Methodism – This denomination is another branch of Protestant Christianity. This branch however, derives its inspiration from the teachings of John Wesley, rather than Martin Luther. It is characterized largely by its emphasis on helping the poor and the average person. It has a very systematic approach towards building the person, and the church and its missionary spirit. Methodists believe that by building loving relationships with others through social service, they can become closer to God’s love.

Presbyterian – Lastly we have a branch of Reformed Protestantism. This denomination can trace its roots back to the British Isles, and they derive their name from the form of church government. The theology of this group focuses on the sovereignty of God, the authority of the Scriptures, and the necessity of grace through faith in Christ. In this denomination, common practice and order are regulated through a “Book of Order.”

As you can see,there are many differences between the different denominations, but they all have several things in common. In the end, though there are differences, all of them believe in Christ and the Bible, making them more closely related than it might seem at first.

Tips For Reading The Bible For The First Time

"Estudo" by Steelman - fotografia pessoal.. Licensed under CC BY-SA 2.5 via Wikimedia Commons.
Estudo” by Steelman – fotografia pessoal.. Licensed under CC BY-SA 2.5 via Wikimedia Commons.

There are many people out there who would love to read the Bible the entire way through, but find it too danuting of a task. The Bible is a big book, and it is not necessarily an easy read. This puts many people off from reading it, simply because they think it will be too hard. Luckily, there are a few things that you can do to make reading the Bible just a little bit easier. If you follow the tips below, you should find yourself having an easier time reading the Bible, and as a result, enjoying it more.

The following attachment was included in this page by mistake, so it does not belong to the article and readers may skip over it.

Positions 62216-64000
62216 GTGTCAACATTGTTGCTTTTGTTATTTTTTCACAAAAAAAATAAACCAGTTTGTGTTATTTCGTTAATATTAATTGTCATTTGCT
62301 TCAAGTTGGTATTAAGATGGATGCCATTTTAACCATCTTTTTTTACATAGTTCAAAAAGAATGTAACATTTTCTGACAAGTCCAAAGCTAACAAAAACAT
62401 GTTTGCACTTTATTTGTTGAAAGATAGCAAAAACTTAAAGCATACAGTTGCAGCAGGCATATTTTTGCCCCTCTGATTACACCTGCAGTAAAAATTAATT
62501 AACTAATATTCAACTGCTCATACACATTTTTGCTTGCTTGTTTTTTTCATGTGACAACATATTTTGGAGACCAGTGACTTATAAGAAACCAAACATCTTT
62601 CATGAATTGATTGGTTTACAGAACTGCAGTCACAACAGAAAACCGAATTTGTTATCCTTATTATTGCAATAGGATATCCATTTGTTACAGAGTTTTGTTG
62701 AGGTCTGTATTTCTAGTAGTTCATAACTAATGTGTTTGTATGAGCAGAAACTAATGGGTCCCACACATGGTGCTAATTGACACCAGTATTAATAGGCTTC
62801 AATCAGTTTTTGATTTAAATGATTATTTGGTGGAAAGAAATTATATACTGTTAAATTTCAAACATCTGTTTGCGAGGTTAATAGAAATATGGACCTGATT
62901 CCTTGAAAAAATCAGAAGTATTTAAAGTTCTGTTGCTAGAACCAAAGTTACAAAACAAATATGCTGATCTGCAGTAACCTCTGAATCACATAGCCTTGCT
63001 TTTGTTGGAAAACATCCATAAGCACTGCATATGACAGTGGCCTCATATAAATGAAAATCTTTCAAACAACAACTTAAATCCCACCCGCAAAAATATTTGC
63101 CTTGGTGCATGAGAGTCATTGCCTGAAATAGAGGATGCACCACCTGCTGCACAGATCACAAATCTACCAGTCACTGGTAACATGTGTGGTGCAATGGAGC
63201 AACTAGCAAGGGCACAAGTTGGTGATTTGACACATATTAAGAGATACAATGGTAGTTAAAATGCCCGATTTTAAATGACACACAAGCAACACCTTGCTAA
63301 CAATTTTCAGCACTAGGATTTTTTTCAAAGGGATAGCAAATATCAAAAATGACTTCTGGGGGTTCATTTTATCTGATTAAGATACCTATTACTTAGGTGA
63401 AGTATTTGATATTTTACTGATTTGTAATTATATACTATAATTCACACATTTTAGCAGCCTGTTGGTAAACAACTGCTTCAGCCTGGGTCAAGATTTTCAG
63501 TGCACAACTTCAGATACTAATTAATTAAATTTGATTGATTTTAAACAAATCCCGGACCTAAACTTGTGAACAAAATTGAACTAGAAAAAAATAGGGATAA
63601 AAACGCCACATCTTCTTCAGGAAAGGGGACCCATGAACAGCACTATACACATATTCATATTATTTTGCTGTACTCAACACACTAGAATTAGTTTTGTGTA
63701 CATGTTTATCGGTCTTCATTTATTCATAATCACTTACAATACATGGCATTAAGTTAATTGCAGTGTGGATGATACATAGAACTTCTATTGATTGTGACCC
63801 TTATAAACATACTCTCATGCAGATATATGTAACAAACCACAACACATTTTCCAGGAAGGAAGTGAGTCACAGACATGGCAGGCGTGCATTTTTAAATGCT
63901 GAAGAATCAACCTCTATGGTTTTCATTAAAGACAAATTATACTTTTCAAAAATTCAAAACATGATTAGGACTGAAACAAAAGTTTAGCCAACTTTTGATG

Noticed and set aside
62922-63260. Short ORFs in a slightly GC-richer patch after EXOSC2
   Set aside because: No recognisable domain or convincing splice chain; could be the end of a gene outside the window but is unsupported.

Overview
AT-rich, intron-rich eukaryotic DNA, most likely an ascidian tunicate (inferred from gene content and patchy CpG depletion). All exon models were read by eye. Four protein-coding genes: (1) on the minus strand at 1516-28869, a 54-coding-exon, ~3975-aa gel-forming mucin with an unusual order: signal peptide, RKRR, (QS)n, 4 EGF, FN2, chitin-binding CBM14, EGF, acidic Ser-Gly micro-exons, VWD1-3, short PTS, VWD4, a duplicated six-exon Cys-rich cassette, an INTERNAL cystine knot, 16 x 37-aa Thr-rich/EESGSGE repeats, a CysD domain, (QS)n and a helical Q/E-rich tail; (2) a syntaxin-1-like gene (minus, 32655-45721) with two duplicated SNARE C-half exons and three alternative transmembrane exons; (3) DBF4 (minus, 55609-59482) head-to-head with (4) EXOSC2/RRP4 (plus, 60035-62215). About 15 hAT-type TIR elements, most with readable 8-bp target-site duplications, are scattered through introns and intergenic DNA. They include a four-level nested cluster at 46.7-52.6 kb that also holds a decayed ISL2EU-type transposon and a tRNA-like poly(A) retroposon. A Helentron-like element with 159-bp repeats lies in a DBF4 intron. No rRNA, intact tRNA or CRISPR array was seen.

1. Look at a map – Before you begin the story, it is a good idea to look at an ancient map of the Middle East. The stories in the Bible mainly take place what is now known as Israel, but also spread into the Roman Empire. Knowing where the story takes place will help you to visualize what is going on.

2. Hop Around – Don’t feel like you need to read the Bible from cover to cover. Instead, stick with the books you find interesting, and come back to the ones that are slowing you down. While it’s great if you can read it in order, if reading it out of order means you’ll enjoy it more, then by all means do that.

3. Set A Schedule – If you are having a hard time getting through the Bible, consider setting yourself a schedule. Tell yourself how many pages you are going to read a day, then make sure you stick to it. It can be a small number of pages – like 2 or 3 – as long as you are consistent. It may take a while, but eventually you will get through the whole book.

4. Get A Partner – Know someone else that might be interested in reading the Bible? See if they want to read it with you, then you can discuss it with them. If you are both reading the same parts each week, you can motivate each other to continue, and discuss any parts that confused you.

5. Get A Companion Books – There are many books out there designed to help you read the Bible more thoroughly. Having one of these books by your side as you read can be of great benefit after you read a challenging chapter. They can help explain what is going on, and put it into context.

6. Re-read – Lastly, once you have finished reading the Bible, go back and read it again some time. On your second time through, you’ll notice a lot more things about it and be able to understand it better. Don’t put pressure on yourself to finish quickly, and remember that you are doing this for your own enjoyment.

Hopefully these few tips will help you the next time you try to read the Bible. Just take it slow, and do whatever necessary to make it an enjoyable experience for yourself. Everyone reads differently, so you just need to find a method that works for you.